"From time to time, the Czortkow Gestapo would pull into [Tluste] in the black vehicle that we all knew. We felt as though they brought death with them. With each visit, they arrested some Jews, searched houses, administered beatings, and committed several murders. ... One day, all surviving Jews in Tluste were ordered to leave their homes and were herded onto two streets that the Germans called the Judenviertel (Jewish Quarter), which, unlike a true ghetto, was not surrounded by a fence. With that, the Germans set abou their task of finally exterminating the Jews systematically and deliberately, using local Ukrainian and Jewish police and the Judenrat. ..."

Link to Baruch Milch page »
     

Abraham Morgenstern

Source:
Chortkov remembered: the annihilation of a Jewish community







  "...there were many rumors that the Germans would force the Jews into ghettos in many cities and towns... By the middle of March, they put up posters announcing the creation of a ghetto in Chortkov with detailed maps and street defining its borders. The deadline would be April 1st, 1942, and whoever (was) not in there by that date would be punished by death. ...Many people in the ghetto had that empty feeling of something bad happening, and started to prepare hiding places in the attics and cellars. ... Somehow the Germans tried to take out all their wrath on our parts of the country, where Jewish life and customs were deeply rooted."

External link to full memoir »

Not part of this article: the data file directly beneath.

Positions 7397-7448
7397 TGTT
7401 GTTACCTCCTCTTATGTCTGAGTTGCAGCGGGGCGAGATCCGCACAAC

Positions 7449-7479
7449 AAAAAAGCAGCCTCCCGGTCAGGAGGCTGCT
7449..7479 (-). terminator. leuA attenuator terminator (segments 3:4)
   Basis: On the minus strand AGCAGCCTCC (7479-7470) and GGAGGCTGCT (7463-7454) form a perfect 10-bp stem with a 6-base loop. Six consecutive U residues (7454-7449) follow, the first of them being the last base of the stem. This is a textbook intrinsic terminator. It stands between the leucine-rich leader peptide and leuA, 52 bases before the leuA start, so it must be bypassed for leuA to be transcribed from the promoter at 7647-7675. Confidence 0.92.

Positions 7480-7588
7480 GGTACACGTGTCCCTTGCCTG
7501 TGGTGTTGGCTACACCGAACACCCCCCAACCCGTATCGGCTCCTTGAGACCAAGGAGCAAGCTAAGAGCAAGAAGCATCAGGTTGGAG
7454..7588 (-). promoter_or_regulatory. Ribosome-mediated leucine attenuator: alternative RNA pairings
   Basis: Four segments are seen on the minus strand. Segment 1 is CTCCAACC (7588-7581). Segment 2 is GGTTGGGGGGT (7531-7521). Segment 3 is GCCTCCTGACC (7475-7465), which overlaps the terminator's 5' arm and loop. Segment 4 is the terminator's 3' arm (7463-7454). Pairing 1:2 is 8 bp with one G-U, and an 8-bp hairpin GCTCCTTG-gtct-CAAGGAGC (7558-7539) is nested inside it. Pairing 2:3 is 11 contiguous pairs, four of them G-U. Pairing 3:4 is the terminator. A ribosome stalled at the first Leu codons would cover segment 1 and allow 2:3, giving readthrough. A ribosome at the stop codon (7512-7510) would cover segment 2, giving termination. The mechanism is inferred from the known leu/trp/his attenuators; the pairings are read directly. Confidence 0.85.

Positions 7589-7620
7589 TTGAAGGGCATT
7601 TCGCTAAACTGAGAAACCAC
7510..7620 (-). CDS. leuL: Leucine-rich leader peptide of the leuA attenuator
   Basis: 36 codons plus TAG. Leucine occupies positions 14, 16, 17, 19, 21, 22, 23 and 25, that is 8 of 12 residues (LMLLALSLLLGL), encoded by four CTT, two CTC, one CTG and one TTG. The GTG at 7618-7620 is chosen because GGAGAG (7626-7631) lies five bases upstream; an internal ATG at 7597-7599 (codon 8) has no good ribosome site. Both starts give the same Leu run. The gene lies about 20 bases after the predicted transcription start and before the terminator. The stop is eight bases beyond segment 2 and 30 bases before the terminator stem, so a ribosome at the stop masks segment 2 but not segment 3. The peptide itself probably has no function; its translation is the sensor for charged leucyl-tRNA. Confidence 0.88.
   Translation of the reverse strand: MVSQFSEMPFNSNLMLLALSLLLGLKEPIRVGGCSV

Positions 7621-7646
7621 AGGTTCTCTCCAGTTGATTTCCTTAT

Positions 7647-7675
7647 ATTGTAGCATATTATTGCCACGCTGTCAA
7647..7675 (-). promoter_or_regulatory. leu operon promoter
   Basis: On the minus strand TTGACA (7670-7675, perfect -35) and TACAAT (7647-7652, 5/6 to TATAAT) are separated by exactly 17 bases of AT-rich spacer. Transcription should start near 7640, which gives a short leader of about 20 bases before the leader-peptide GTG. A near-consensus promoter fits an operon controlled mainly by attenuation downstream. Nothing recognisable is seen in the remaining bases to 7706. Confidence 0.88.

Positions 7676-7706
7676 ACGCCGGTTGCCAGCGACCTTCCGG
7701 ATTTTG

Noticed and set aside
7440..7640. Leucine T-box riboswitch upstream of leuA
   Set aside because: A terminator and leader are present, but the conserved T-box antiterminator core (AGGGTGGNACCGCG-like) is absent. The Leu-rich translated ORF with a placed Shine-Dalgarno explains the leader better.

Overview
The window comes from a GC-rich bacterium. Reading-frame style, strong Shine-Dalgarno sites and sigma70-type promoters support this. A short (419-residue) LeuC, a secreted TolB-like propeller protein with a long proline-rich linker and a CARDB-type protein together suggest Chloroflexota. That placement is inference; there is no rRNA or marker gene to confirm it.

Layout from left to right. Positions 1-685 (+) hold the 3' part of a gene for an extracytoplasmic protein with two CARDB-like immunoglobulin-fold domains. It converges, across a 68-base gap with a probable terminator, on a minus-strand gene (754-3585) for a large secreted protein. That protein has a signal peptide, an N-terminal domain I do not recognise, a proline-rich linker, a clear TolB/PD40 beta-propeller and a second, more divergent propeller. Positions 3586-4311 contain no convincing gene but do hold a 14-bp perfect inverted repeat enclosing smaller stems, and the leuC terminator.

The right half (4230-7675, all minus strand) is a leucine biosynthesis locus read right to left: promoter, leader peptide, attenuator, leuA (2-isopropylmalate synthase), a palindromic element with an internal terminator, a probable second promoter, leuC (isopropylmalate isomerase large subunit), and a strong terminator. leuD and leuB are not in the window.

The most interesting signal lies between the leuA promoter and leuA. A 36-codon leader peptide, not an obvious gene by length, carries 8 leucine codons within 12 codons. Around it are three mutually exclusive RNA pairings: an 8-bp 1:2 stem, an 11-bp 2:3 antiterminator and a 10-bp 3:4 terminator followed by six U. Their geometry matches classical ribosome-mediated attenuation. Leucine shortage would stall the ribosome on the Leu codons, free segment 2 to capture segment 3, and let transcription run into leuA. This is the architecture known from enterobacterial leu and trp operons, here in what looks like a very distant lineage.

Reuben Priffer

My Walk Through Seven Levels of Hell

Source:
The Book of Horodenka





 
"With a great deal of effort I succeeded in making my way to Tluste, where the ghetto still stood and where my parents lived with my aunt, Hannah Toybe. The Tluste ghetto was one of the last remaining ghettos and there Jews from the surrounding towns and villages were gathered. .... One morning, on the road to Tluste, there appeared several vehicles with Gestapo and Ukrainian militia from the Tluste district. We knew that they would soon begin the work of liquidation. An hour later we heard a volley of shots coming from Tluste. The shooting lasted an entire day."  

External link to full memoir »
     

Tosia Szechter Schneider

A Horodenka Holocaust Memoir

Source:
Horodenka

Full memoir published in 2007 (translated into French in 2010) as "Someone Must Survive to Tell the World" - available from Amazon.com

 
"My mother, my brother, and I found ourselves in the ghetto of Tluste. The winter of 1942 took a terrible toll from starvation and typhus. That winter my mother made a last attempt to save me. She met a Ukrainian man who said that he would be willing to get for me false papers and to take me to a far-away village to his cousin. My mother was overjoyed, we knew we were all doomed. She spent two days teaching me the catechism and how to behave in church. Every time my resolve weakened but she kept repeating "someone must survive to tell the world". Our greatest fear was that we will all be killed and no one will know of the evil deeds. ...."
     

Sefer Tluste

Source:
The Tluste Memorial Volume (New York Public Library website)


 
"The Tluste Organisation in Israel and the "Landsmannschaft" in U.S.A. have resolved to set up a memorial to the city of their birth by publishing a memorial volume describing the past of the city, life there during the last generation, and its tragic end at the hands of the twentieth century Vandals. ... More than fifty of our townsfolk have participated in it. ...."  

Link to list of subjects/titles and authors »